Wondering more about the image quiz activity type inside of LectureTools? Here are four ways to use these activities that might fit in with your class:
Test for Understanding with Basic Identification Questions
Basic recall questions are great for checking whether your students remember important information they will need going forward. These types of questions are related to multiple choice questions written to test vocabulary or recollection of simple facts. In the image quiz context, students would be presented with an image and would simply have to click on the point representing the correct answer.
A biology class might quiz students on where the nucleoid is in a diagram of a cell, while a history or geography class might quiz students on which country the Netherlands is on a blank map. This allows you to make sure students are remembering key information that is essential for new material that requires students to build on "old" material.
Encourage Critical Thinking with Multi-Dimensional Questions
Unlike basic identification questions, multi-dimensional image quizzes require students to do more than recall certain pieces of information. Instead, these questions have students engage with material in class that requires them to identify the appropriate concept and apply it to a problem they have never seen before.
Asking students in a biology class where in the cell ATP is produced, for example, may require them to remember both that mitochondria produce this energy as well as where they can find a mitochondrion in a cell. In a class about weather, showing students an aerial image and asking them where they would expect temperatures to be the hottest requires them to understand what conditions cause hotter surface temperatures to make an educated guess. These questions are more conceptual in nature, and are a great way to test whether students are making the bridge between reading information in a textbook and being able to apply it to a variety of situations.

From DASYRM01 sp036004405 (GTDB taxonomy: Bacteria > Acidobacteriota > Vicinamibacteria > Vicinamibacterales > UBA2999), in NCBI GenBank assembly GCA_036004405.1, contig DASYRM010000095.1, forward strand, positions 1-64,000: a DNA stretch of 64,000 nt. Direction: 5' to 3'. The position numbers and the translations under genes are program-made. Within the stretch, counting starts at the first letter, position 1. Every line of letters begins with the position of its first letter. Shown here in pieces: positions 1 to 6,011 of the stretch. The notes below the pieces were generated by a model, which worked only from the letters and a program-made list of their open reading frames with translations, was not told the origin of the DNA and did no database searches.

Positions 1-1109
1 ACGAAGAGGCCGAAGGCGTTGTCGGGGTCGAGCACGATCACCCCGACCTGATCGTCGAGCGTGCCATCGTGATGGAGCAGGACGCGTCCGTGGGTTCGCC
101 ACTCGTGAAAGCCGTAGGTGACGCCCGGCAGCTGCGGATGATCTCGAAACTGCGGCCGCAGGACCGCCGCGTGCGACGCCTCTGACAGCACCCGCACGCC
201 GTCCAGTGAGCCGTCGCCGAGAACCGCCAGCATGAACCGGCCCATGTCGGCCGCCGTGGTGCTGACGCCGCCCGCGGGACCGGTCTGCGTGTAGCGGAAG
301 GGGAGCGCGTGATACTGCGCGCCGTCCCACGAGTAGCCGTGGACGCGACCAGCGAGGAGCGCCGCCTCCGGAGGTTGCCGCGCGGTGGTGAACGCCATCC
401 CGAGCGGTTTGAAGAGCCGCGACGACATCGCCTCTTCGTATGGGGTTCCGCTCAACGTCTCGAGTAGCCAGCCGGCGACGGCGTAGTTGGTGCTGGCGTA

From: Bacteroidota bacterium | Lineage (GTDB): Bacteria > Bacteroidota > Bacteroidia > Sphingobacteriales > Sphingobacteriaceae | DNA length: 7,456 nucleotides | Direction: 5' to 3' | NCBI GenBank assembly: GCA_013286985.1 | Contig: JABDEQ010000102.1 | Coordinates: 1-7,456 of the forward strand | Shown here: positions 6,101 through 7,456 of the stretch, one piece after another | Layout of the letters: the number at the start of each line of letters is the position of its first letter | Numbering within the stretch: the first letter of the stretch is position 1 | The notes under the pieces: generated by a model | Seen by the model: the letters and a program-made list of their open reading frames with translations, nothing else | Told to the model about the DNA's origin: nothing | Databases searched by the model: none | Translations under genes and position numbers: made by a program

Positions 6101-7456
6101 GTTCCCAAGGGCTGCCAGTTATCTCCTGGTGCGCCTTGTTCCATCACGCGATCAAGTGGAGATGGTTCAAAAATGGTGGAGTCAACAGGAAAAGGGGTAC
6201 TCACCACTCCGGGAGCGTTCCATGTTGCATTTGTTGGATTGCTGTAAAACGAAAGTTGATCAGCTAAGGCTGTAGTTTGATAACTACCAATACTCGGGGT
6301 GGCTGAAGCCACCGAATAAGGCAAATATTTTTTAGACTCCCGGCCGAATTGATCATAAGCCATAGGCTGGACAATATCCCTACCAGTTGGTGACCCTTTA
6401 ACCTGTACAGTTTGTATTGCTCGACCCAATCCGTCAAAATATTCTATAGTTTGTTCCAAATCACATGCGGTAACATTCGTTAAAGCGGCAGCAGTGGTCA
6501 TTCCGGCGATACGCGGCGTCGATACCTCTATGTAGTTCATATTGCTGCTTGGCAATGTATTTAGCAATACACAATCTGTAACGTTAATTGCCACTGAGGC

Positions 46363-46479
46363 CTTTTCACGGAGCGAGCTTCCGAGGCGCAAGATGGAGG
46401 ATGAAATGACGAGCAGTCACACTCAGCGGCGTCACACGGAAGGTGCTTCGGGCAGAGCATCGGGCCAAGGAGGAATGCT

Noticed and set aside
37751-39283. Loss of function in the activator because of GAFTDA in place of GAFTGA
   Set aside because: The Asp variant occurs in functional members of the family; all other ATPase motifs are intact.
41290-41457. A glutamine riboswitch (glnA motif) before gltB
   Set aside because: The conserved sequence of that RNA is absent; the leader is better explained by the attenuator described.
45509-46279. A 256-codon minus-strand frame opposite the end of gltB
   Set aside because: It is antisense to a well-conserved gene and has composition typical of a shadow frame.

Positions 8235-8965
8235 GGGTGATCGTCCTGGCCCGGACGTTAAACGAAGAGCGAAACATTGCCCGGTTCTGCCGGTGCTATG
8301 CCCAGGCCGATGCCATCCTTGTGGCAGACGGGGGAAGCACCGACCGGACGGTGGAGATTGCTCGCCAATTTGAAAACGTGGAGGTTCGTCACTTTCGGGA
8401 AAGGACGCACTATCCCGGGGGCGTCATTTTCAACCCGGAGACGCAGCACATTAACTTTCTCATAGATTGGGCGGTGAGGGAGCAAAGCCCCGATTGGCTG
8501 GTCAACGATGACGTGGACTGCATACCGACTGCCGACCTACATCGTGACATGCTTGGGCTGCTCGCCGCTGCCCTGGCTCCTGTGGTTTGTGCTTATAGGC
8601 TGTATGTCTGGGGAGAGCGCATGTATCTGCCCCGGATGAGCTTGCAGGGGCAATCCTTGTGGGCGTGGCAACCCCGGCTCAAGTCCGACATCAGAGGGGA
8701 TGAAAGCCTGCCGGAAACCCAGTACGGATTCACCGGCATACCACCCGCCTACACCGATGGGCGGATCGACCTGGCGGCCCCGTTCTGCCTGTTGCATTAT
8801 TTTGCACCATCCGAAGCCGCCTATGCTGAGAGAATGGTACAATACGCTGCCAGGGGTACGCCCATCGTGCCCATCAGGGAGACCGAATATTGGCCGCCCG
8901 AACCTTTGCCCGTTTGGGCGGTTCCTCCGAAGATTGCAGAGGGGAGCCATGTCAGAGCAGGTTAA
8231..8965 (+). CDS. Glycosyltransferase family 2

Spark Discussion with Spectrum Questions
Open your class up to spectrum of possibilities, rather than confining it to a predetermined set of multiple choice answers. Spectrums can range from a simple strongly-agree-to-strongly-disagree scale to more philosophical or theoretical spectrums specifically drawn from course material.
We’ve already written about how Mika LaVaque-Manty, Arthur F. Thurnau Professor of Political Science at the University of Michigan, uses LectureTools to pose questions geared towards humanities. Most notably, he used the image quiz feature to present a timeline to his students and ask them, in their opinion, when the United States became a democracy. The question generated a discussion, as some students chose important historical dates like the Emancipation Proclamation, women’s suffrage, or the Civil Rights Act. Other students indicated that the US had not yet achieved this ideal. Open-ended questions such as these force students to think on their own and to develop arguments for a wide portfolio of choices. Spectrum questions have no correct answer, but rather, force students to think critically in the context of your course. They are also great for preparing students for exams with open-ended essay prompts.
Introduce New Concepts with In-Class Experiments
Student response systems need not only test students’ knowledge. They can also introduce brand new concepts like regression. A blank set of axes with two defined variables makes for a great image quiz question, as students can plot their data point. The results of the activity would then be the aggregation of the entire class’s data, which could be a good way to introduce regression as a way to measure correlation by drawing a line of best fit and labeling the β and error terms.
Have another idea for image quiz questions? Leave your idea in the comments!
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